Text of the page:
X-Men: Second Coming in going to have two deaths within its story. This week, in X-Force #26, the first causality was Nightcrawler. In a desperate and exhausting scene, Nightcrawer and Rogue fight with an incredibly rendered Bastion who has been taking some fashion tips from Ultron. With Rogue down, Nightcrawler sacrifices himself by teleporting between the reach of Bastion and the innocence of Hope (who aggravatingly went at the scary robot man with what? A pipe? Does she think this is Clue?) Bastion’s hand and forearm are trapped inside Nightcrawler’s chest who prays for the strength to get him and Hope to Utopia. Succeeding, he tells the girl that he believes in her and dies quietly on the shore. I’m sure Rogue will catch a cab.
For all the nitpicking I can do at the scene, it’s a good death. It’s noble and altruistic and a lot of the ideals that Nightcrawler has embodied in the new millennium. Gone is the Errol-Flynn-esque rogue and Devil-may-care irony of yesteryear, Kurt these days is all about faith. Sometimes it was about badly written ideas about religion, but when all that is stripped aside, it’s about faith and hope. Kurt believed that he was good, though his features would tell others otherwise.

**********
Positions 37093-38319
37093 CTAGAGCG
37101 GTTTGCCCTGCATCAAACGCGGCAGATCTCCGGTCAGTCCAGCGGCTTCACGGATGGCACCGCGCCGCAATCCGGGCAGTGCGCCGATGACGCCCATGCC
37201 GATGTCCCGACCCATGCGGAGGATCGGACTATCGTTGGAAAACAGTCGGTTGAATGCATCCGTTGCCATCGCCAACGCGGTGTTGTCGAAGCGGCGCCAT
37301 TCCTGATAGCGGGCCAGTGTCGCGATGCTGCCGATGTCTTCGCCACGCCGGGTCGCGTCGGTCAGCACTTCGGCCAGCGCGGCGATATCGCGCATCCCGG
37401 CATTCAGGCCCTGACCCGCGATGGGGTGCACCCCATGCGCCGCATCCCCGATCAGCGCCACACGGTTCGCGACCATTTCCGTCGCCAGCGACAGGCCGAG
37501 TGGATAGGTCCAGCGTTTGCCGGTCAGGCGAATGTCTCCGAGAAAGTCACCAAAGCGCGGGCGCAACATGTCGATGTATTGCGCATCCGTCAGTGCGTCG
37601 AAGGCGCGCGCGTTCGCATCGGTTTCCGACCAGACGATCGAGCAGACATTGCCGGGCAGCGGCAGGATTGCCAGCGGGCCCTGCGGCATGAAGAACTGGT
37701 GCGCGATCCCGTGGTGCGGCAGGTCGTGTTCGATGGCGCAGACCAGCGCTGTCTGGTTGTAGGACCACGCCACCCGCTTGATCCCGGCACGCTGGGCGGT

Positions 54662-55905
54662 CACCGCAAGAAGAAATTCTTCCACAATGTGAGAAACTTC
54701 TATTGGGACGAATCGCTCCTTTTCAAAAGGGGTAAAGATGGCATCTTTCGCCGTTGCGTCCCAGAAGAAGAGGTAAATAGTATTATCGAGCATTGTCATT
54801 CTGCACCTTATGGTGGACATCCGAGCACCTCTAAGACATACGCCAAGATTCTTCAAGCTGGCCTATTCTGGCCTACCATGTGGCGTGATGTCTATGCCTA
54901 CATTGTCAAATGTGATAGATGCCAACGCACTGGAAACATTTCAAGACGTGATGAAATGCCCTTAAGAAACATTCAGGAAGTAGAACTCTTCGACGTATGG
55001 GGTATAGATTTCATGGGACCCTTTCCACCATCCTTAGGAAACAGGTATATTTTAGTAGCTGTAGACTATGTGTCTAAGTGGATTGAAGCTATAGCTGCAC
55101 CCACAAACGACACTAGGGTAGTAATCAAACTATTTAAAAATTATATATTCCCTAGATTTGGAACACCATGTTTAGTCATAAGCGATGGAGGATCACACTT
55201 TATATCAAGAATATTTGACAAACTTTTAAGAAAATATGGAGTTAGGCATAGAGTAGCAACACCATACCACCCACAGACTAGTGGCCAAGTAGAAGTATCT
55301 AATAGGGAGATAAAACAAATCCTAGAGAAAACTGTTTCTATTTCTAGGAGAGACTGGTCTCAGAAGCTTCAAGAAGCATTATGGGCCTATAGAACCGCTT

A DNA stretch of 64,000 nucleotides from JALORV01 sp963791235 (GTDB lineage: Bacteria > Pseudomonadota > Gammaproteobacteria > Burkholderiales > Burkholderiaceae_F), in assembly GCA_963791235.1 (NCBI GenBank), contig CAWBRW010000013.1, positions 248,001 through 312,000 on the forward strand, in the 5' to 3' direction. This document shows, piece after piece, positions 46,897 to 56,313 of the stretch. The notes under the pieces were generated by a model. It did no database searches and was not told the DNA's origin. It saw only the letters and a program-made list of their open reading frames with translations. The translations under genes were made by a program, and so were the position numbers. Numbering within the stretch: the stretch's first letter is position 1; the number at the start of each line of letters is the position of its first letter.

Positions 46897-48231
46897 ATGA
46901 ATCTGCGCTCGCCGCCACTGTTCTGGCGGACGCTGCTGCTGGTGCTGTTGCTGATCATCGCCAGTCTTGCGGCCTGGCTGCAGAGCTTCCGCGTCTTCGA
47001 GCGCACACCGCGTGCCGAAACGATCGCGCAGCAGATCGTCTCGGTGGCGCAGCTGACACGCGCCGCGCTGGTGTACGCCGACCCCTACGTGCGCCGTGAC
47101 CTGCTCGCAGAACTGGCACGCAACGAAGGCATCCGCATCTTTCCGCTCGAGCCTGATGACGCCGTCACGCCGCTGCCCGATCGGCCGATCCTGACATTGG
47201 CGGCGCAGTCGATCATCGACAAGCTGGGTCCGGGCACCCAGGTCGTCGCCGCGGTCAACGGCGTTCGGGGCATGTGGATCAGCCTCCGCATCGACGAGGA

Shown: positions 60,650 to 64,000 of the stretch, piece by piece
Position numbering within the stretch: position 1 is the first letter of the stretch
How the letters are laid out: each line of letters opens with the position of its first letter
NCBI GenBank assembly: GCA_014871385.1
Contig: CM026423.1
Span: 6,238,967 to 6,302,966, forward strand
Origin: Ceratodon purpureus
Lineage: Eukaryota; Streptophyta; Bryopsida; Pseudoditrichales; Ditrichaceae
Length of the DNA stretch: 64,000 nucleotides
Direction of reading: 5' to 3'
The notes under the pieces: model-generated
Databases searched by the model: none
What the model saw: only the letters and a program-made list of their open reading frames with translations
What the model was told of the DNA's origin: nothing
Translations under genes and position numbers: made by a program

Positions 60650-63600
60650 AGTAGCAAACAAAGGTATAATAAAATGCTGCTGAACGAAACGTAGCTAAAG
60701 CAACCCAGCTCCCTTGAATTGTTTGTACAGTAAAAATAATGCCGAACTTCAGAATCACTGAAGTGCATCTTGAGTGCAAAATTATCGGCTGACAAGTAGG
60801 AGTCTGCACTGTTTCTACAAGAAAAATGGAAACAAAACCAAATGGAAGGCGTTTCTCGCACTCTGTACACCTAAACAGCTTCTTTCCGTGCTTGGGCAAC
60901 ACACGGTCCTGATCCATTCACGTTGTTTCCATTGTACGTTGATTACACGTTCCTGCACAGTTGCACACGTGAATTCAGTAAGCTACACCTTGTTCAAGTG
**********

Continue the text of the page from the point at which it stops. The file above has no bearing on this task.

This death is going to be awesome for him. Because when he comes back (and he will, let’s not kid ourselves here), someone is going to have a fresh take on him again. Maybe he’ll be as religious. Maybe they’ll go the opposite direction. Maybe he’ll be from the past where he was funny and fun. Either way, the old characterization will have had a funeral, characters will say their peace to that version of him, and another writer will come along and knock our socks off.
Character deaths allow us to clear away continuity, remove bad costumes, revitalize old properties and create new ideas out of beloved favorites. I’d go so far as to say a lot of characters in the X-Men universe could use a good death to get them back up to speed.
See? It’s like Bob Dylan said, “Death is not the end.” Death in comic is a tool, a storytelling point as much as super strength and brightly colored tights. As a fan of Kurt Wagner, I’m glad to see him bleed out horribly and give his life for this Second Coming because there’s always another second coming on the horizon.